“I hate it here, it’s awesome” – Stopping time around New Jersey
Asbury Park, New Jersey, or the historic “City by the Sea”, is a crowded sea shore town with a bustling, picturesque boardwalk. Springsteen seems to like it quite a bit. In the heat of the summer, Ocean Ave, (pictured) is packed full of cars and pedestrians alike. Parking both day and night is extremely scarce.
The smell of sausage pepper and onions is strong. Live music at the world-famous Stone Pony echoes from the shoreline to the railroad tracks. From Memorial Day to Labor Day, both the beach, and the nightlife, keep this city from ever being vacant, but not this year.
On July 27th 2020, what should have been an absolutely jam packed Jersey Shore beach day, simply wasn’t. As the sun went down during a hot and hazy afternoon, a storm began moving northeast from the neighboring Philadelphia area. I knew I’d have to take advantage of the unusual emptiness.
I took a quick look at my radar app, grabbed my gear, and drove in the direction the storm was headed. I had a couple of ideas that night; initially, I planned on retaking a shot in Long branch, just north of Asbury Park, but mother nature is unpredictable, and lightning struck first. I had to move fast.
I made my way towards the coast to get a wide field of view. I was unsure what direction to head in from there, but I found my opportunity. I was one of only two or three cars parked on Ocean Ave that night, a road ordinarily never ending with vehicles.
For anyone not familiar with the east coast, tourist trap, beach communities, you typically can’t stand in the middle of the main street and set up a tripod without someone who sounds exactly like Joe Pesci screaming obscene profanities at you immediately. As the rain began to intensify, I walked right into the road, set up my tripod, threaded in my trusty old cable release, and found a composition with my X-T20.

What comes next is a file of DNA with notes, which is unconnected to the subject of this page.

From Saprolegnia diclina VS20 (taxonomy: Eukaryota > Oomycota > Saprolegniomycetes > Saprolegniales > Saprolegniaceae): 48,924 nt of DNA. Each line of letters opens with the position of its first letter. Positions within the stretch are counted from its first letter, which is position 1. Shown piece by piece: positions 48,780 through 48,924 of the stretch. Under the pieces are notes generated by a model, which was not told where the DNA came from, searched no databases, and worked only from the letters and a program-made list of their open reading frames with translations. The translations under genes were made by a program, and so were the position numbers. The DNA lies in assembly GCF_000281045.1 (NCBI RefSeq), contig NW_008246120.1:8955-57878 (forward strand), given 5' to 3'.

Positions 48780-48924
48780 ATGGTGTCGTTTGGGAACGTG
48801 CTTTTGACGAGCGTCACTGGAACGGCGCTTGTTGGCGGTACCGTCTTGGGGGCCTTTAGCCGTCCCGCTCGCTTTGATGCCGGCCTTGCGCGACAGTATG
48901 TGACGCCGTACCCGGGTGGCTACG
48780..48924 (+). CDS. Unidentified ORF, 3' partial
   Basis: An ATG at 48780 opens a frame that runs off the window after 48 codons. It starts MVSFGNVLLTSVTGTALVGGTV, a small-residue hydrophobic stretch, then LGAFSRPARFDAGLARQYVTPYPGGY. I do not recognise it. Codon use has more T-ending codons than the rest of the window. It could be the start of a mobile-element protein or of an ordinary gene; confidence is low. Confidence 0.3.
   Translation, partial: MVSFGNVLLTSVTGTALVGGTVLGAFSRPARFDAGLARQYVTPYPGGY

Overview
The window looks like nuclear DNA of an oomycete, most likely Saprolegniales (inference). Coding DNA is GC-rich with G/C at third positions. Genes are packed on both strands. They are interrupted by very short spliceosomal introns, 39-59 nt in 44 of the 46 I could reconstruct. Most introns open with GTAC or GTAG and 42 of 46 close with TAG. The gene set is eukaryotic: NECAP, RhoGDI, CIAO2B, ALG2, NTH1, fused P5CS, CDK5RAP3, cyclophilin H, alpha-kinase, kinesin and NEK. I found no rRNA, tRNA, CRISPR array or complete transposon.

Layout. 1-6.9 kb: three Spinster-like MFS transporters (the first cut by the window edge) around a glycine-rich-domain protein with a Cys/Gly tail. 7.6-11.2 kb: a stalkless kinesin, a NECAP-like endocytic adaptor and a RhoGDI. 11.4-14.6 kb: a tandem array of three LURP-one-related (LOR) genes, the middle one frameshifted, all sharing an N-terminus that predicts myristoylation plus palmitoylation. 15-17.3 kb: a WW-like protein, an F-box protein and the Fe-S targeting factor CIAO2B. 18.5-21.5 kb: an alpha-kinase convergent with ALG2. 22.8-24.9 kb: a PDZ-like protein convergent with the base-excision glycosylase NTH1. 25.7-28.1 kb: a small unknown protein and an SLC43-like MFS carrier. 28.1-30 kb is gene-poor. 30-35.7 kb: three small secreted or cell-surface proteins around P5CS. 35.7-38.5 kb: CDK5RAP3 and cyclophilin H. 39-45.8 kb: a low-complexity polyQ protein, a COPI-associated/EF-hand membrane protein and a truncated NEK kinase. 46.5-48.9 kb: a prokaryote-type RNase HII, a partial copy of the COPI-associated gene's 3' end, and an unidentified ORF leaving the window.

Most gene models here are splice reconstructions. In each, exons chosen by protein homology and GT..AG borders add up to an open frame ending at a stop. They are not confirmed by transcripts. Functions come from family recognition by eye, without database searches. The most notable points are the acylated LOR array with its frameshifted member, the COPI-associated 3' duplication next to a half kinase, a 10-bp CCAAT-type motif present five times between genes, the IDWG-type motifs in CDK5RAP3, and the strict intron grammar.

I thought about walking onto the boardwalk and including the ocean in my frame, but I had seen that shot quite a bit from other local photographers. I knew I wanted to incorporate just how vacant this season at the shore really was. With the bright Wonder Bar to my left, and Convention Hall up ahead to my right, I began battling the elements.
The swirling rain and intermittent gusts of wind were my first hurdle. I knew any small drops of rain may not be such an easy fix in Lightroom, so I used a microfiber cloth to just give a quick wipe between shots. Rather than the XF16mm f/1.4, I decided to use the XF23mm f/2 because I didn’t want my prominent subject, The Berkeley Hotel, to appear farther away than it was. Had I walked onto the beach, or onto the boardwalk, I more than likely would have gone with the wider approach.
The next question that I had to ask myself was, “how long do I need the shutter opened for in order to fill in the many shadows I have in my frame?” In addition, I had quite a bit of lights all around me from both the streets and buildings. I knew one big bright flash of lightning could blow out my highlights in an instant.